The calculations presented are among the most challenging in hydrodynamics, requiring a keen understanding of mathematical and physical problems. Mr. Einstein has demonstrated his capability to tackle scientific challenges, and I recommend acceptance of the dissertation.

Kleiner sought a second opinion from colleague Heinrich Burkhardt, a mathematics professor.

The treatment of the subject reflects a fundamental mastery of relevant mathematical techniques. I found no errors in my checks.

Interestingly, in his biography *Albert Einstein: A Documentary Biography*, Carl Seelig recounts that Einstein humorously noted his dissertation was initially returned by Kleiner with feedback that it was too concise. After adding a single sentence, it was accepted without further comment.

Correspondence with his wife Mileva Mari? suggests that Einstein engaged in diverse discussions with Professor Kleiner. He had previously attempted to submit an incomplete dissertation in 1901 but withdrew it after three months due to a lack of clarity and completion.

Einstein’s motivation to finish his doctorate waned for a time, as he expressed to his friend Michele Besso that “the whole comedy has become tiresome for me.” Fortunately, by the following year, his perspective had shifted.

Thus, it is accurate to state that Einstein earned his doctorate for his dissertation “A New Determination of Molecular Dimensions,” which later became one of his most cited works.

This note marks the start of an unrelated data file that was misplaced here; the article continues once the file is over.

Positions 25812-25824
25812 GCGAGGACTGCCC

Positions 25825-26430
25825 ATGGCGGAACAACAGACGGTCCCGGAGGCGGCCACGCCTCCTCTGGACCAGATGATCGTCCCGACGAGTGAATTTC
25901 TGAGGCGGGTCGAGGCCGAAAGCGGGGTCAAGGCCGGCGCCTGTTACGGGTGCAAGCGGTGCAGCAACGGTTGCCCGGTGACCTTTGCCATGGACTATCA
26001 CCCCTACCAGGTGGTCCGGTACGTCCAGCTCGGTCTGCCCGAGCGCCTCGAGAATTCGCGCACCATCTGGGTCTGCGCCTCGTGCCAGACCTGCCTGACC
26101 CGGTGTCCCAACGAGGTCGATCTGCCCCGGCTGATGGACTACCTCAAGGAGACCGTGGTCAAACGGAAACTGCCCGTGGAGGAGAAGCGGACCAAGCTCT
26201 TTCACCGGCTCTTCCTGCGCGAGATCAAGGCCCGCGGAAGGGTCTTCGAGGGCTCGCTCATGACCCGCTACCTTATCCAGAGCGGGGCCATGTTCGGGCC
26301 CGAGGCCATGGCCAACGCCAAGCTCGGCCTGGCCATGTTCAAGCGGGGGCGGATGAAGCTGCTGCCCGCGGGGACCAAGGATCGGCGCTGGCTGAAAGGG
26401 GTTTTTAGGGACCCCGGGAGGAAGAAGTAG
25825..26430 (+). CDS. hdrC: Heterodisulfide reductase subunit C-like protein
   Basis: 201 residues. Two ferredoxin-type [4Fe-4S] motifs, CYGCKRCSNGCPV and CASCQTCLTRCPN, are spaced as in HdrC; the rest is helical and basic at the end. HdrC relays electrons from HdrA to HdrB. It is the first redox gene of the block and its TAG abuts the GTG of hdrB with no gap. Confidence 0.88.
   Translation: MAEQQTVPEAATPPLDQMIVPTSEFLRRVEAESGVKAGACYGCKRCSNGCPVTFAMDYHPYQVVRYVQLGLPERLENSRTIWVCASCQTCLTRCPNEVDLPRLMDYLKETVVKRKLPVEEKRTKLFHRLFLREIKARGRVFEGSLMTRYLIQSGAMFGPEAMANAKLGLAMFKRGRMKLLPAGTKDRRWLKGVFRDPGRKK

This research has proven to have a broad range of practical applications, distinguishing it from other contributions by Einstein. The study of citations reveals that four of Einstein's papers were among the most cited from 1961 to 1975, with his thesis ranking first—cited four times more frequently than his paper on the general theory of relativity, which brought him fame.

While relative citation frequencies may not always matter, they highlight the distinction of creating foundational work that, despite being less cited, remains significant—akin to a paper introducing a fundamental concept of gravity.

This illustrates that even Einstein's thesis was not without flaws, serving as encouragement for graduate students worldwide who often labor under immense pressure to produce lengthy dissertations.

A copy of Einstein’s dissertation is archived in ETH’s research collection, available in German.